Half-Cocked

No, I didn’t suffer some horrifying industrial accident that left me disfigured and my wife perpetually unsatisfied. As if.

Today I want to talk to you about patience, or more to the point, the lack of it. This is an area where I commonly demonstrate opposite ends of the spectrum, which is surprising. I’m a type B personality. Actually closer to B- or C+, if that’s even possible. If you know anything about personality traits, you’ll realize that means I’m laid back to the extreme and patience is normally one of my strong points. But when it comes to my writing, I have a tendency to jump the gun and let go of my projects before they're ready. Anyone else have this problem?

Half-cocked* is a technical firearms term referring to the position of the hammer where the hammer is partially but not completely cocked. Many firearms, particularly older firearms, had a notch cut into the hammer allowing a half-cock, as this position would neither allow the gun to fire nor permit the hammer-mounted firing pin to rest on a live percussion cap or cartridge. The commonly-used English expression of "going off half-cocked" derives from the failure of the half-cock mechanism to keep the hammer from falling and allowing a firearm to discharge prematurely. *definition courtesy of Wikipedia.

This half-cocked problem isn’t limited to just my novels…nope…I see it pop up in emails I send, blog post I compose, just about everywhere. I am not one of those writers who hiccup and 500 or so perfectly realized, grammatically correct words spew out. I’ll massage a paragraph over and over before I’m content with it. Even then it will need more work, but I won’t be able to see it yet. I’ve learned a long time ago that I must build some semblance of a pause in my writing process, a seasoning if you will, to allow the problems with my prose to reveal themselves to me. And when they inevitably do, like noticing someone in the room for the first time (How long have you been standing there?), I’m no longer surprised. For me, the process of transcribing my imagination happens in layers.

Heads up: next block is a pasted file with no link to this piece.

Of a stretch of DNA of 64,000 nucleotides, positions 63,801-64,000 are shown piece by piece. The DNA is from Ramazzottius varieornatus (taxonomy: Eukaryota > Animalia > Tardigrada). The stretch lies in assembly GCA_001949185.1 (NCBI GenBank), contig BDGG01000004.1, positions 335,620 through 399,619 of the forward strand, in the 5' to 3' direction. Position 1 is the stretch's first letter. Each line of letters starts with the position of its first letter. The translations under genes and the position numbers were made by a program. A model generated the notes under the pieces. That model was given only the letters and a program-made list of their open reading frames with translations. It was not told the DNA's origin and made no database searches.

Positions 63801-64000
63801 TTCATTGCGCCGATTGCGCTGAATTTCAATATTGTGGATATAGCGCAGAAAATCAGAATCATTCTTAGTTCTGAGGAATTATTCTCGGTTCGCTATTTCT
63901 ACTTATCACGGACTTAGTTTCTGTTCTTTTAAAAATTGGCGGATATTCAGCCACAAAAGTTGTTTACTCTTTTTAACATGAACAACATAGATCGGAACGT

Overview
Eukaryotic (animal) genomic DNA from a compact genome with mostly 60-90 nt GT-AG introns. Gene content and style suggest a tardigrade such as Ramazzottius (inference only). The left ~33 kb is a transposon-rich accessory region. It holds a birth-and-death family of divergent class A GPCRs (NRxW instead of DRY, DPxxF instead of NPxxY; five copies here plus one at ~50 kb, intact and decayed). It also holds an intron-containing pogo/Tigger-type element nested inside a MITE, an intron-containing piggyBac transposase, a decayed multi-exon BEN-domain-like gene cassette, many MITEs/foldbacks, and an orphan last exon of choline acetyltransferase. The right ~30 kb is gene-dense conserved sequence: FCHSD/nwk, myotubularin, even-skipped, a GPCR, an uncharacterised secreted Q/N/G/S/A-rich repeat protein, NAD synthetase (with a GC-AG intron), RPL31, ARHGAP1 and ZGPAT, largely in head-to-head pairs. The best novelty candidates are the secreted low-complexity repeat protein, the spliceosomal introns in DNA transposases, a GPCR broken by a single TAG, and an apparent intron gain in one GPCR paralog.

As I’ve learned more about the publishing process and the way to approach it, the problem of going off half-cocked has taken on a whole new gravity. Querying a manuscript before it’s completely ready is a death sentence. A move that could even poison the well for you. You have to fight that temptation, dig your feet in and resist that pull. What’s the rush?

When is your novel ready? Definitely not an easy answer. In my mind, there is no such thing as a finished manuscript. There can always be one more minor change made somewhere. But the laws of diminishing return do take over at some point, yielding fewer and fewer revisions with each once over. Your CP’s and Beta readers will be your best barometer here.

I’ll leave you with one final thought. There is no danger in a loaded gun when both parties know what they’re doing. But a half-cocked one, that’s a different story indeed?

33 comments

  1. I completely agree that there is no such thing as a completed MS - it's a lot of what makes writing so difficult. One never gets to celebrate a piece being done - unless I supppose you get to the point of being published, and then I'd probably start groaning about the fact things couldn't be changed anymore!

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  2. I too massage and massage. I'd be afraid to let my first drafts of anything see the light of day--so you're spot on. Need to give it some time.

    Great post DL!